"La boisson est du café."
Translation:The drink is coffee.
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In front of any uncountable noun (food, drinks but also love, money, etc.) the meaning of "some" (an undefined quantity of a mass thing) is rendered in French by a partitive article.
There are 3 of them:
- du (de+le) in front of a masculine noun starting with a consonant sound = du vin, du temps (time), du vent (wind)
- de la in front of a feminine noun starting with a consonant sound = de la bière, de la chance (luck), de la force (strength)
- de l' in front of any noun starting with a vowel sound = de l'eau (feminine), de l'argent (masculine).
So, partitive articles are formed with the preposition "de" + a definite article.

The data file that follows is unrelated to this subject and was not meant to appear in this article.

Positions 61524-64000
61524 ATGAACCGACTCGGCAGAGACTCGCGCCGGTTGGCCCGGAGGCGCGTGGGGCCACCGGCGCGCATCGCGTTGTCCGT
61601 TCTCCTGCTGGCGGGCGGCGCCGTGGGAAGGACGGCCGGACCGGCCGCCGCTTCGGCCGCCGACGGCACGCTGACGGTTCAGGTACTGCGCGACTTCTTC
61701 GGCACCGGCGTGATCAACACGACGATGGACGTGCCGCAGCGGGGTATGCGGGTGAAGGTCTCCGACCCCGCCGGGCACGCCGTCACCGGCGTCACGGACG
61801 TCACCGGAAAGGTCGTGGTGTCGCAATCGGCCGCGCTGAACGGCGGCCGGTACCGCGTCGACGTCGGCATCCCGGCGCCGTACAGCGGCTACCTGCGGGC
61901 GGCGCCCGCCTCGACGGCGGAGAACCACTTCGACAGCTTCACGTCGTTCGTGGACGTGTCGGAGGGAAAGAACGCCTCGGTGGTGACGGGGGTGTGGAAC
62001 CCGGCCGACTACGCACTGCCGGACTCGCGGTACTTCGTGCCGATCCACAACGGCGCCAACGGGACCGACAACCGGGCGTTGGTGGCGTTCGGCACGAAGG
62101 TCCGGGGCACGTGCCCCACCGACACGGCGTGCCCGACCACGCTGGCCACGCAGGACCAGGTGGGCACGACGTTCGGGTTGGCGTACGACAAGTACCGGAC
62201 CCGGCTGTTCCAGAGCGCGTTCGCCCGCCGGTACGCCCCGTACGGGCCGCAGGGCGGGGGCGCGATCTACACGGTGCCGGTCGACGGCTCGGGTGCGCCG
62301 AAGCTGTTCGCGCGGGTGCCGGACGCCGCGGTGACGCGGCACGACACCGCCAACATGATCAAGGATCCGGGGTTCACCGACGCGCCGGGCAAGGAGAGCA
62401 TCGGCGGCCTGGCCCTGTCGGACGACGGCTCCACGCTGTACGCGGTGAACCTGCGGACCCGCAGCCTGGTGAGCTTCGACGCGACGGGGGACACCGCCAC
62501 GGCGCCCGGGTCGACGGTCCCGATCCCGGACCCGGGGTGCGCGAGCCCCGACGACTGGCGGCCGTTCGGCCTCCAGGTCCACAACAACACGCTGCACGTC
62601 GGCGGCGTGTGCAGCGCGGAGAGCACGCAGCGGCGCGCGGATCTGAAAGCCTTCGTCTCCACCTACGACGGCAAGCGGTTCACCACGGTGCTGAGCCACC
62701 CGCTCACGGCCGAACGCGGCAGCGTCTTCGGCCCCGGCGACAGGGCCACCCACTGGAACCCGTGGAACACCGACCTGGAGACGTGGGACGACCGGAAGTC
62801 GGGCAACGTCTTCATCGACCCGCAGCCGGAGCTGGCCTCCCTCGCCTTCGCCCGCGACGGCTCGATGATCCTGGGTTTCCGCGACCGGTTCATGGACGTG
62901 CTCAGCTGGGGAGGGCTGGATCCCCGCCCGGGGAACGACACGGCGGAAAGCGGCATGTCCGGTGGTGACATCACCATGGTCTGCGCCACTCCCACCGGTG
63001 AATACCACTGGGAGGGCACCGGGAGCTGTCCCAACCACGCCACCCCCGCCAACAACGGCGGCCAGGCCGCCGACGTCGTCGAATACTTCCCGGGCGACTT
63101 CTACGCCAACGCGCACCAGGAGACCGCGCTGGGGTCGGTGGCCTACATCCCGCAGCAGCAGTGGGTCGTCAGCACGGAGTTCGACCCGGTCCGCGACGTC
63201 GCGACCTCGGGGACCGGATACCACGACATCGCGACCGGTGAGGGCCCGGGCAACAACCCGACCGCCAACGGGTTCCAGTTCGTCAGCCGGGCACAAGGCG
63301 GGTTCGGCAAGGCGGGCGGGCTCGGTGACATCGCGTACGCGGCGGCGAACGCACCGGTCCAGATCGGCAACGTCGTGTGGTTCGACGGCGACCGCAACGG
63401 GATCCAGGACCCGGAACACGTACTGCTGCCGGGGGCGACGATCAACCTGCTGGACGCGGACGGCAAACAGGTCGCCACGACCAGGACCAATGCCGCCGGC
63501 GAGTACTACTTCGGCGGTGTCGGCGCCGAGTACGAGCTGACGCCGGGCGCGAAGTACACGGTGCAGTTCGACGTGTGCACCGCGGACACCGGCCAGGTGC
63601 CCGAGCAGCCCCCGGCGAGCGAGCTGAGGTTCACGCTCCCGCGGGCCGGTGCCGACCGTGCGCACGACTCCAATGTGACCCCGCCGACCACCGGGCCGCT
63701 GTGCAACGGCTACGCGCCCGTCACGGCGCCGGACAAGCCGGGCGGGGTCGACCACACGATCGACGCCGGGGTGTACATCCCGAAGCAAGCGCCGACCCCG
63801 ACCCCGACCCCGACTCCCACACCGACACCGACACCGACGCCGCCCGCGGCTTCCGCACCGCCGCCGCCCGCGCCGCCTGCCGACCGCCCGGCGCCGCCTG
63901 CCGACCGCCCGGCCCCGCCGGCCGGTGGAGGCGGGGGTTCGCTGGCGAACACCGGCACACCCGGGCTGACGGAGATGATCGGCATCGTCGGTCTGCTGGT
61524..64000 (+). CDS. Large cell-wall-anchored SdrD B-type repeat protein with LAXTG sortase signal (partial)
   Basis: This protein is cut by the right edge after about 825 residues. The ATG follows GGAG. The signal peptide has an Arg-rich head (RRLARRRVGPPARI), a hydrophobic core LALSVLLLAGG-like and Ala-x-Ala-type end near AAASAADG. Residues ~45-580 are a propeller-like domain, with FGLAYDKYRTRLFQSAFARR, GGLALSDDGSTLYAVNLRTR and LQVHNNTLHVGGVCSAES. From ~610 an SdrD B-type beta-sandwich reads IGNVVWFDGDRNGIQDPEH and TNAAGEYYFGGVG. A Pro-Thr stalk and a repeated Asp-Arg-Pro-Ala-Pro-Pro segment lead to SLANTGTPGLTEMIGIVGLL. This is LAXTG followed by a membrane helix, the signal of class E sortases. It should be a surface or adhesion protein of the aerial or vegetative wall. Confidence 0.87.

There actually is a difference. Technically "est" should rhyme with ê (like the "ai" sound in the English word "air") while "et" should rhyme with é (like the "ai" sound in the English word "aid"). Often though the difference isn't exaggerated by native French speakers so it may be difficult for non-native speakers to tell.
My sound is not so great. Having abandoned croissant for boisson, on sixth hearing, I then wrote 'et du café'. Is there anything to say this could not be the drink and the coffee. You might say this as a short form of 'the alcoholic drink and the coffee'. Is it grammatically viable, both ways, please.